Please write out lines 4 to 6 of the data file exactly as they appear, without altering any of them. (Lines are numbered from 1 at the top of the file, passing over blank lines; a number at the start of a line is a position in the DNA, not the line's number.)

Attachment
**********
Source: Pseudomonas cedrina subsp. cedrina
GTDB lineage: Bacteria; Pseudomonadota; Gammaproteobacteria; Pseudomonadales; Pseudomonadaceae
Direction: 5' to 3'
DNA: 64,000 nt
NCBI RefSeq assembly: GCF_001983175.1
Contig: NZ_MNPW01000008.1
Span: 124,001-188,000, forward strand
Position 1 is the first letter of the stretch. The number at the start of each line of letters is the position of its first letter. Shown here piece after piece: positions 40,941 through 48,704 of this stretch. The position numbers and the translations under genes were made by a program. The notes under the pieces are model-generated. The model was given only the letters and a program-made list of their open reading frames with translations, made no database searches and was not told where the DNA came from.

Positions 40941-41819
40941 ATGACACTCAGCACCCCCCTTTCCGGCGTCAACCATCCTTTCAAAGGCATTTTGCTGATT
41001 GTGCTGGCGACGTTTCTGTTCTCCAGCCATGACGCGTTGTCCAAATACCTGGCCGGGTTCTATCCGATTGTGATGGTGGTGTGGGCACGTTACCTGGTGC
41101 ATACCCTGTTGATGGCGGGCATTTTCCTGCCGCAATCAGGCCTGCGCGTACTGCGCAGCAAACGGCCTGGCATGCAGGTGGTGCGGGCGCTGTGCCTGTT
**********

DNA: 64,000 nt
NCBI RefSeq assembly: GCF_001983175.1
Contig: NZ_MNPW01000008.1